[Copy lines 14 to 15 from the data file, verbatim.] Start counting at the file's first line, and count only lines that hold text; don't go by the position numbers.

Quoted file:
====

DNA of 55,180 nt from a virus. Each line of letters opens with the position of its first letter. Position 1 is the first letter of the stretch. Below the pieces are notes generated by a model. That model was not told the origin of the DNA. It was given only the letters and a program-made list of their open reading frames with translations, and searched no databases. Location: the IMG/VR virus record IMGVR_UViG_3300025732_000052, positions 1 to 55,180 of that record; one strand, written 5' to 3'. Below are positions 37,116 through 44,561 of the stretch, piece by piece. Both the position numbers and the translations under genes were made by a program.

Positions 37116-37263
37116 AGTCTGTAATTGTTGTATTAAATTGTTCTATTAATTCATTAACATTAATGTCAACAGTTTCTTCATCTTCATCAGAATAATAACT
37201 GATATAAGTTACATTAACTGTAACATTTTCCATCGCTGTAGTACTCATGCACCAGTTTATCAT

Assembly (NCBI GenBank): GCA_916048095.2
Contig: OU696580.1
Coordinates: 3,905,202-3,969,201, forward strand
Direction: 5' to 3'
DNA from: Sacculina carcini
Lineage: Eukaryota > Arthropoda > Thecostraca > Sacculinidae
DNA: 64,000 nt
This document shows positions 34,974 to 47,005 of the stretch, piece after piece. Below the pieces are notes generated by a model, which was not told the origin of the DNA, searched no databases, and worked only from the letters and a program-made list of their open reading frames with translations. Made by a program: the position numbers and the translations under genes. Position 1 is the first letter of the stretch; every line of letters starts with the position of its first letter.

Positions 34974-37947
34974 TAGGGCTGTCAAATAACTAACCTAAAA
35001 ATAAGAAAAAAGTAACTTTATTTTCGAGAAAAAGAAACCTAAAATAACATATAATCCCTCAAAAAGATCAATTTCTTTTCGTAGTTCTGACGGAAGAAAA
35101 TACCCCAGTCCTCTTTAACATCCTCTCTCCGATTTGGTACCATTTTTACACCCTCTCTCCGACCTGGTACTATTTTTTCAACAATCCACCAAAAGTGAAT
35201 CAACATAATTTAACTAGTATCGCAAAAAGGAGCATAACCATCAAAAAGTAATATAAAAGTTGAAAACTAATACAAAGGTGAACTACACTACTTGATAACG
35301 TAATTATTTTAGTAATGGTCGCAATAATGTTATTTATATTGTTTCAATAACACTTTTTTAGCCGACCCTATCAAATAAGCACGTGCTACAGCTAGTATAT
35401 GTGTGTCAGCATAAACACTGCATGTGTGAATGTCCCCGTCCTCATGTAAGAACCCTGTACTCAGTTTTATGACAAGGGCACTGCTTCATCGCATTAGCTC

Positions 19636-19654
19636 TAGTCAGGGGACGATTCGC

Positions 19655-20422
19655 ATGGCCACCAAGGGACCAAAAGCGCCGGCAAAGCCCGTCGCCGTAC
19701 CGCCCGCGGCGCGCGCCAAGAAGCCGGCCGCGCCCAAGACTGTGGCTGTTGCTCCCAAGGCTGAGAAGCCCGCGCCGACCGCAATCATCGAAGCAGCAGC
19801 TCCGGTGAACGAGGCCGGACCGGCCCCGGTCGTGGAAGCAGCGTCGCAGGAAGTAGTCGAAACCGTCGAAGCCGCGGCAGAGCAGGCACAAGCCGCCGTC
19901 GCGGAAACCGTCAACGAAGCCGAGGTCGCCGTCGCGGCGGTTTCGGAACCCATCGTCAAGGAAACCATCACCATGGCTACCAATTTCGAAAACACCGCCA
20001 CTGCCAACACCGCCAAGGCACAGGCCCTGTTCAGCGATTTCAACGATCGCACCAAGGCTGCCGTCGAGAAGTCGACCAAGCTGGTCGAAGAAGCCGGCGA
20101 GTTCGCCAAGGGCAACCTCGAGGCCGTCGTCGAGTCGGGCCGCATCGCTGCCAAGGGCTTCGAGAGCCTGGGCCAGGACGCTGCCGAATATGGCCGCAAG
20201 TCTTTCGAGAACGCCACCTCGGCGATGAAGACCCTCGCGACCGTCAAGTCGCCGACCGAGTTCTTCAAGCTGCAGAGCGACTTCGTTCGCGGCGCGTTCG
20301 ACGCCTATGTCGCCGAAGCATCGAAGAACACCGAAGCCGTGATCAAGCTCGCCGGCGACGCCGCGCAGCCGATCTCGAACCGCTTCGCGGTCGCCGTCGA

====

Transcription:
34974 TAGGGCTGTCAAATAACTAACCTAAAA
35001 ATAAGAAAAAAGTAACTTTATTTTCGAGAAAAAGAAACCTAAAATAACATATAATCCCTCAAAAAGATCAATTTCTTTTCGTAGTTCTGACGGAAGAAAA